As shown in Fig. 5, SiNN (3Σ) was supposed to be a starting compound to give the complex H2SiNN (1A1) with H2 upon λ > 300 nm irradiation. In the next step, H2SiNN reacts with a second H2 molecule to form complex B. The corresponding barrier was computed to be only 1.8 kcal/mol at the DFT level, which is in accordance with the increase of H2SiNN and complex B and the decrease of SiNN upon λ > 300 nm irradiation. Although H2Si: could not be observed directly in the spectrum, it can still be assumed that H2Si: is formed either in the reaction of silicon with hydrogen or via SiHx decomposition, and in a dinitrogen atmosphere will further react with N2 or N2 and H2 to form H2SiNN and H2SiNN(H2). Further reaction of H2SiNN(H2) with SiNN forms the H2Si(μ-N)2SiH2 (A) complex through hydrogen transfer, forming two SiH2 subunits and finally leading to an NN triple bond cleavage (Fig. 5 and Supplementary Figs. 2022). In principle, the cryogenic conditions of the matrix provide a good environment in that both H2SiNN(H2) and SiNN synergistically react as Lewis bases and initiate a step-wise reduction of the N2 moiety. In the Tesla coil discharge reactions of SiH4 with or without H2 in excess solid N2, both H2SiN2 and species B can be observed, while species A is missing due to the lack of SiNN (Supplementary Fig. 23g–i). In the reactions of laser-ablated Si atoms with 10% SiH4 in solid nitrogen, species A is also not generated because of the absence of species B. This shows that both B and SiNN are essential for the formation of product A (Supplementary Fig. 23d–f).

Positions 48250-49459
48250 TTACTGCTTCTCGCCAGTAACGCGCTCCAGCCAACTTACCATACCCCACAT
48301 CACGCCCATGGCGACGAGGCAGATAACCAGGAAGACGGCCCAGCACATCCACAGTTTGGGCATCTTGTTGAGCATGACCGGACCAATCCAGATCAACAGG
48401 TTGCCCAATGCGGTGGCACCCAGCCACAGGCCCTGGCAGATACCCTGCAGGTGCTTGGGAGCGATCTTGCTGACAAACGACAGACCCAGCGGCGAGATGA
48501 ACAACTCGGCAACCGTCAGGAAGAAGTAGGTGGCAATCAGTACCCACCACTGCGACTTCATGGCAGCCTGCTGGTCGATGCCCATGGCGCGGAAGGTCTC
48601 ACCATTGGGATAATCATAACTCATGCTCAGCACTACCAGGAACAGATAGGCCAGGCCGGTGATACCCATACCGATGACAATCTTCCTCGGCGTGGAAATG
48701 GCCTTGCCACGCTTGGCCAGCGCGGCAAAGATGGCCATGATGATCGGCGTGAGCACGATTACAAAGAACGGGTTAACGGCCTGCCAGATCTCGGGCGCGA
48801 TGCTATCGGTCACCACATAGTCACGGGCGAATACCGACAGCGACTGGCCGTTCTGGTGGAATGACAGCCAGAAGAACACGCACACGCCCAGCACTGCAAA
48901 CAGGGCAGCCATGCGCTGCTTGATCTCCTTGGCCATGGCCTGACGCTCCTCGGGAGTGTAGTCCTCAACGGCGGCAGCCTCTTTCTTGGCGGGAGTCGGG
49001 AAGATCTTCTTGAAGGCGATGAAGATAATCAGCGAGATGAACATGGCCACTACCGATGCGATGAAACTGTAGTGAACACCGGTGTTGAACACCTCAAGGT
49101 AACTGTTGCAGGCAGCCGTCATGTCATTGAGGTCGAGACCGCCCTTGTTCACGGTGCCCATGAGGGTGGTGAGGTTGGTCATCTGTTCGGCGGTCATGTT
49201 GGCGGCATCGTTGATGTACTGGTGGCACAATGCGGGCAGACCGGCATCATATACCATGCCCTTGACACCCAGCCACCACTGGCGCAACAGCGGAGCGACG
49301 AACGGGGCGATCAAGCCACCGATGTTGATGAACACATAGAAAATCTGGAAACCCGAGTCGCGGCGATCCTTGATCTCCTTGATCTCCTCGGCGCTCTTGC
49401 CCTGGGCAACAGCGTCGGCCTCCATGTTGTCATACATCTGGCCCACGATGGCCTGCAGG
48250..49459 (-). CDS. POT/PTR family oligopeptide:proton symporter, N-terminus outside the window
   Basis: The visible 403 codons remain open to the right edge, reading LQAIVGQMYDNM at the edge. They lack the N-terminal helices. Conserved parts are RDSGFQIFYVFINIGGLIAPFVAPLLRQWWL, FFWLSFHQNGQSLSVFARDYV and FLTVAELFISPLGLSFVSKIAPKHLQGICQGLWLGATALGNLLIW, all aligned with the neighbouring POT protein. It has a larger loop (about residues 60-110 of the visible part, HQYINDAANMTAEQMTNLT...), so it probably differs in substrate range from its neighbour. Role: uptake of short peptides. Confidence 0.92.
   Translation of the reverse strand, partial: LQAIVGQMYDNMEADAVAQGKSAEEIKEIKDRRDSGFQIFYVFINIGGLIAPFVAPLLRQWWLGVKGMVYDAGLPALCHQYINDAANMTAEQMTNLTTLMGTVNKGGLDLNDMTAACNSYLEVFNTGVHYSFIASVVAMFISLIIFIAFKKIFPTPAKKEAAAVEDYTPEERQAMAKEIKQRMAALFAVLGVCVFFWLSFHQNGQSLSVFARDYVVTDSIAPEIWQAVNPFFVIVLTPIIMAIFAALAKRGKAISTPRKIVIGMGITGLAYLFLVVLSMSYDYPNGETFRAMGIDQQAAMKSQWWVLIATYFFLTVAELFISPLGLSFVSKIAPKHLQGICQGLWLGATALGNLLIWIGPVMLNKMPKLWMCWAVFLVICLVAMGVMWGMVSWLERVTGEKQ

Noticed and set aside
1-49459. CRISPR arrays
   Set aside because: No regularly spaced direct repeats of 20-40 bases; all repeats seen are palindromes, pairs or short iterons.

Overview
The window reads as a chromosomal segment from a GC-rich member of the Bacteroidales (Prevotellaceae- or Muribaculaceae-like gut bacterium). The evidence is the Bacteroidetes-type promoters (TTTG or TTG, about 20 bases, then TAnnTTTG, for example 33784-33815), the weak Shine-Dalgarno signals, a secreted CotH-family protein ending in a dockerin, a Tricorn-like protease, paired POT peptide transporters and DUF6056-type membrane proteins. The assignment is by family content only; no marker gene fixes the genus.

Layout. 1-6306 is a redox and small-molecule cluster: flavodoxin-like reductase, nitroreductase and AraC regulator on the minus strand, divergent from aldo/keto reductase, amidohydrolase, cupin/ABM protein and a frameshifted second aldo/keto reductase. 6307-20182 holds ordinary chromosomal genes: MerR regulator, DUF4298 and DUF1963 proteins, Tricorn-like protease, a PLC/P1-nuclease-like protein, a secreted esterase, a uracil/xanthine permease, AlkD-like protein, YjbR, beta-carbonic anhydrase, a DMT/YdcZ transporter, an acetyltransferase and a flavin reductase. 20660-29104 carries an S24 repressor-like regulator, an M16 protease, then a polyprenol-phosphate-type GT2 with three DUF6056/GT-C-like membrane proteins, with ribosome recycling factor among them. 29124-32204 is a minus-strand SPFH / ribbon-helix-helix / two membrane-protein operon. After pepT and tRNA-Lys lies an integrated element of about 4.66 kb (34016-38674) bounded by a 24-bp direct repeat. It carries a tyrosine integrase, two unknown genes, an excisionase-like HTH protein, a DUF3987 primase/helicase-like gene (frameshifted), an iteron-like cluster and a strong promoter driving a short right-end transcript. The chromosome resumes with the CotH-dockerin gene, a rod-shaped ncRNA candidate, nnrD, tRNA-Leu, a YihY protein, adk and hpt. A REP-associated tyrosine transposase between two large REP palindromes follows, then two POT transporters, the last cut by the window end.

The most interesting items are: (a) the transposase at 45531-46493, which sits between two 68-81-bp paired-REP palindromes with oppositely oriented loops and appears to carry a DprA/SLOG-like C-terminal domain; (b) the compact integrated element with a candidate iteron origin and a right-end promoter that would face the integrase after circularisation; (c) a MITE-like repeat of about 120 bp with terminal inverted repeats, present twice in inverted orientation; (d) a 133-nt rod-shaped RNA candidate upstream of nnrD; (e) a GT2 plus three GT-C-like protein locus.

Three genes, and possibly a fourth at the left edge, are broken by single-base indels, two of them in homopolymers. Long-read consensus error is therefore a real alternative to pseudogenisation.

Fig. 5: Potential energy surface for the reaction of B + SiNN → A + N2 computed at the B3LYP/6-311 + + G(3df, 3pd) level of theory.
figure 5

The unit of relative energy is kcal/mol.

Based on quantum-chemical calculations, the nitrogen atoms in A show a more negative partial charge of –1.07 e, while the Si atoms carry a more positive partial charge of 1.45 e compared to compound B (Supplementary Table 12). As shown at the energy surface (Fig. 5), A is computed to be exothermic by 114.6 kcal mol–1 with the highest activation barrier of 38.4 kcal mol–1. Note that the activation of CO to react to the ethynediolate dianion [OCCO]2– has been achieved by a bis-silylene31. In addition, SiNN (1A1, C2v) also leads to the formation of C, with an activation barrier of 32.8 kcal mol–1. C is observed in freshly deposited samples, and it increased markedly after λ > 220 nm irradiation, in which the laser-ablated energy provided in the codeposition process and the irradiation energy at λ > 220 nm most likely support the formation separately. SiNN (1A1, C2v) reacts with H2 to form H2SiN2 and then isomerizes to C through H transfer and N-N bond cleavage (Fig. 6 and Supplementary Figs. 24, 25). Similar exothermic reactions could occur when H-substituted groups, such as CH3 and Ph, are applied (Supplementary Fig. 26). Similar to NHC1-H67, H2Si displays the smallest singlet–triplet energy gap and lowest ΔE to give H2SiNN, showing the great potential for dinitrogen activation.

Fig. 6: Potential energy surface for the reaction of H2Si + N2 → C and SiNN + H2 → C computed at the B3LYP/6-311 + + G(3df, 3pd) level of theory.
figure 6

The unit of relative energy is kcal/mol.